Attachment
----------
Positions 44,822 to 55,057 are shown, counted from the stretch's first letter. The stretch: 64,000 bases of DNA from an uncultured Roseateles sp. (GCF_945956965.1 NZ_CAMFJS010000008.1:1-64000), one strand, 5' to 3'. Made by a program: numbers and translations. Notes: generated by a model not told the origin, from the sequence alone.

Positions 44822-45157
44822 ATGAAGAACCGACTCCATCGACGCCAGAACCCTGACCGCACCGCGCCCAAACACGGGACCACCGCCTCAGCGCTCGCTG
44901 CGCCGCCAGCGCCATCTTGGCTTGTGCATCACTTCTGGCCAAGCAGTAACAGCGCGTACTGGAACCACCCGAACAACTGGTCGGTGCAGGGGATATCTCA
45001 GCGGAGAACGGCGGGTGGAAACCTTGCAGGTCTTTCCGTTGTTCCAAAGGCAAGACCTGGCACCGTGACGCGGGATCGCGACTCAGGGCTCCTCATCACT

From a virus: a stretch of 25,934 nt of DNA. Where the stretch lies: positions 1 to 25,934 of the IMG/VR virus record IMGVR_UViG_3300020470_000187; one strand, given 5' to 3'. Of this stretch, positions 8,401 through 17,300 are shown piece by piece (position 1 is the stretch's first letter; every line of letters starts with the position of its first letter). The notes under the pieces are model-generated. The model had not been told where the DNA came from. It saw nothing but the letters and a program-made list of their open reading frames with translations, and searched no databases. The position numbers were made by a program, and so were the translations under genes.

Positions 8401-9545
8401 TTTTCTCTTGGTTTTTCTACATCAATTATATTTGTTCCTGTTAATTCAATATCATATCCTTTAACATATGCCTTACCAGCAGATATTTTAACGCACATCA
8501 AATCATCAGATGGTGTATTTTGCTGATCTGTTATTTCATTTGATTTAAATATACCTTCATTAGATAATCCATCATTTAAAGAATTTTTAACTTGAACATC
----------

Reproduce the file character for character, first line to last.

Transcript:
Positions 44,822 to 55,057 are shown, counted from the stretch's first letter. The stretch: 64,000 bases of DNA from an uncultured Roseateles sp. (GCF_945956965.1 NZ_CAMFJS010000008.1:1-64000), one strand, 5' to 3'. Made by a program: numbers and translations. Notes: generated by a model not told the origin, from the sequence alone.

Positions 44822-45157
44822 ATGAAGAACCGACTCCATCGACGCCAGAACCCTGACCGCACCGCGCCCAAACACGGGACCACCGCCTCAGCGCTCGCTG
44901 CGCCGCCAGCGCCATCTTGGCTTGTGCATCACTTCTGGCCAAGCAGTAACAGCGCGTACTGGAACCACCCGAACAACTGGTCGGTGCAGGGGATATCTCA
45001 GCGGAGAACGGCGGGTGGAAACCTTGCAGGTCTTTCCGTTGTTCCAAAGGCAAGACCTGGCACCGTGACGCGGGATCGCGACTCAGGGCTCCTCATCACT

From a virus: a stretch of 25,934 nt of DNA. Where the stretch lies: positions 1 to 25,934 of the IMG/VR virus record IMGVR_UViG_3300020470_000187; one strand, given 5' to 3'. Of this stretch, positions 8,401 through 17,300 are shown piece by piece (position 1 is the stretch's first letter; every line of letters starts with the position of its first letter). The notes under the pieces are model-generated. The model had not been told where the DNA came from. It saw nothing but the letters and a program-made list of their open reading frames with translations, and searched no databases. The position numbers were made by a program, and so were the translations under genes.

Positions 8401-9545
8401 TTTTCTCTTGGTTTTTCTACATCAATTATATTTGTTCCTGTTAATTCAATATCATATCCTTTAACATATGCCTTACCAGCAGATATTTTAACGCACATCA
8501 AATCATCAGATGGTGTATTTTGCTGATCTGTTATTTCATTTGATTTAAATATACCTTCATTAGATAATCCATCATTTAAAGAATTTTTAACTTGAACATC